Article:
Duke and Connecticut are traditional basketball powers, but the meet Saturday on Girdiorn. The Blue Devils will have to contend with potent pocket passer Dan Orlovsky, and the Duke offense will try to keep up.
When Dan Orlovsky headed to college, he stayed within the small state of Connecticut. He moved a mere 70 miles from home instead of heading to a more established football power like Notre Dame.
Since the senior joined the Huskies, his impact has spread far beyond those 70 miles. He has led a team that moved from a Division I-AA status to a legitimate Division I-A football program in a BCS conference.
Orlovsky was voted Big East Preseason Player of the Year and named to the watchlists for top national quarterback honors. After starting 32 games, he is set to lead Connecticut into his 33rd start against Duke.
For the Blue Devils, Saturday’s noon game will come down to defense, just as last week’s contest at Navy did. The team faced Navy’s triple-option offense that rushed for 301 yards and left Annapolis with a 0-1 record. Saturday, Duke will have to contend with a very strong passing game led by Orlovsky.
“Obviously it’s a lot of speed and a fantastic quarterback and a very solid offensive line,” Duke head coach Ted Roof said. “First thing we always got to do is stop the run. You can’t let people have both [a running and passing game]… you got to take away one. You got to try and keep him off-balance.”
For Duke, stopping the running game will likely be easier than shutting down Orlovsky’s air attack. Last season the UConn quarterback averaged 2.9 touchdown passes per game. Orlovsky tied his career-high with 382 passing yards and five touchdown passes in last weekend’s win over Murray State.
Duke’s ability to counter the Huskies’ air assault may be hampered by the loss of Kenneth Stanford. After suffering an injury at Navy, Stanford is still listed as day-to-day.
Roof said that although much of the focus is on defense, the team still has to make plays on the other side of the ball. As was the case last week, both signal-callers, Mike Schneider and Chris Dapolito, will see time running the offense. Roof said that Schneider would remain the starter.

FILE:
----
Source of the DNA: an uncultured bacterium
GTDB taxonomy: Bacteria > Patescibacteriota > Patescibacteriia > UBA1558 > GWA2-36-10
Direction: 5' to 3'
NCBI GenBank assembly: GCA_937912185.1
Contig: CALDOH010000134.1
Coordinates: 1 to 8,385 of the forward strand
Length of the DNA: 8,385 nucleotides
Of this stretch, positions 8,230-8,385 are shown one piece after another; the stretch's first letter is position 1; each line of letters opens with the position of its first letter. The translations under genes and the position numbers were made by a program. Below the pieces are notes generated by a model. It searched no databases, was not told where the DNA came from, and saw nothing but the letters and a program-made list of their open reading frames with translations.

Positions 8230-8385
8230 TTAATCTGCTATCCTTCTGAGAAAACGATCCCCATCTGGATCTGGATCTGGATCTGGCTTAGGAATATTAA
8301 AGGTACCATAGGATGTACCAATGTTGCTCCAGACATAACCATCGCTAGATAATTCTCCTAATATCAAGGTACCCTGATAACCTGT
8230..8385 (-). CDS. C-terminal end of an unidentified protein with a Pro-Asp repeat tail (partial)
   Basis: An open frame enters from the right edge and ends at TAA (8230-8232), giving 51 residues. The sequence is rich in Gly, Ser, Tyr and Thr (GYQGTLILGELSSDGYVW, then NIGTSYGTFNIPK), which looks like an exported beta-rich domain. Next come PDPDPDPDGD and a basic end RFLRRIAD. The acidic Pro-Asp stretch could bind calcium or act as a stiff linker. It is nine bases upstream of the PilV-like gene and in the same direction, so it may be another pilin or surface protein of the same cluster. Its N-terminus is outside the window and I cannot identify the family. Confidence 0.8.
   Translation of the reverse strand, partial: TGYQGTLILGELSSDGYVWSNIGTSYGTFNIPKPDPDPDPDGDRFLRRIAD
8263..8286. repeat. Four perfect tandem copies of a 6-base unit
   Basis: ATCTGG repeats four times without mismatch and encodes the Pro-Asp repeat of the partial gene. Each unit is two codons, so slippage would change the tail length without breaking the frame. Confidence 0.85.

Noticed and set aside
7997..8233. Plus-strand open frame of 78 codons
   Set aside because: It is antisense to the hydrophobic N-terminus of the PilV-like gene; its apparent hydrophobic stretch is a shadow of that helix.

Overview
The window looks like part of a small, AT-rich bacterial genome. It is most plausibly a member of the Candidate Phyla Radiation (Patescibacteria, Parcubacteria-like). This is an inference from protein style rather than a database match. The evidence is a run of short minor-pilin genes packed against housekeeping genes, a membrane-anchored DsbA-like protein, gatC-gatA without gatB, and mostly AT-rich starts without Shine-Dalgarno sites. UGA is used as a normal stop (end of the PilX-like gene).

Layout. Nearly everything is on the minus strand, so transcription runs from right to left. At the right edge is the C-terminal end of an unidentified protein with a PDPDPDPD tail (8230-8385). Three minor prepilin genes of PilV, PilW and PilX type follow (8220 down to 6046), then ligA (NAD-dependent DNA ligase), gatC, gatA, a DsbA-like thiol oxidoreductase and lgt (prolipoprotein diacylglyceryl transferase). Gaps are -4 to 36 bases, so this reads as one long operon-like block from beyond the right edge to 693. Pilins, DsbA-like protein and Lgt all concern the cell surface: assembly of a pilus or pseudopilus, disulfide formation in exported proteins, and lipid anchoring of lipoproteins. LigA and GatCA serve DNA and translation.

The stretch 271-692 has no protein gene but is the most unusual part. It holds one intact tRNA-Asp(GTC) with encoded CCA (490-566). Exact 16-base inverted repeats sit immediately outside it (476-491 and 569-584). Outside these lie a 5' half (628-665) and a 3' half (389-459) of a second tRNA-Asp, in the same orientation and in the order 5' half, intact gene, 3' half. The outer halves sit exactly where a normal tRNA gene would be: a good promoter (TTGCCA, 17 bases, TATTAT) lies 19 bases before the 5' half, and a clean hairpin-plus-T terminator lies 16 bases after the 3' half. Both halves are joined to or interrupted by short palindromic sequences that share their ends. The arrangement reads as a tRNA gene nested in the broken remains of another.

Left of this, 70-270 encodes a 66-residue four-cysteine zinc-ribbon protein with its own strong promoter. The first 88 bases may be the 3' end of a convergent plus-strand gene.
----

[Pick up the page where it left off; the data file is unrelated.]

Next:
“You just have to be ready to play no matter where you are on the depth chart,” Schneider said. ”Right now we are both number one it seems like, until one of us proves that we’re head and shoulders better than the other... [Last week] penalties really killed us. We shot ourselves in the foot and next thing you know the game is over.”
If the game comes down to the wire, the Huskies have the advantage; the Blue Devils struggled in the second half last week, and the Huskies have a strong track record in close games. UConn, which has won its previous six games dating back to last season, has had four of these contests decided within the final 30 seconds.
“Whether it’s business or whatever, you got to be able to close the deal,” Roof said. “We got to be able to get to the end of the deal to close it. You attack it and you don’t watch the scoreboard. You think about your assignments. You just play the game, play the next play, and play it as hard and aggressively as you can. You worry about the other stuff at the end of the game.”
This is the first meeting ever for the two football squads, but the UConn-Duke rivalry has taken shape over the last few years on the basketball court. Indeed, fans are eager to see the schools send their best to Rentschler Field Saturday. Only 1,000 tickets remain in the stadium that fits about 40,000.
“I think it’s two teams that are very hungry to win and there is certainly a history there that started in basketball and developed into a good rivalry,” Roof said. “The more hostile the environment, the better it is. We can’t control how they feel. We’ve got to make sure we’re ready to go and we’re representing ourselves.”
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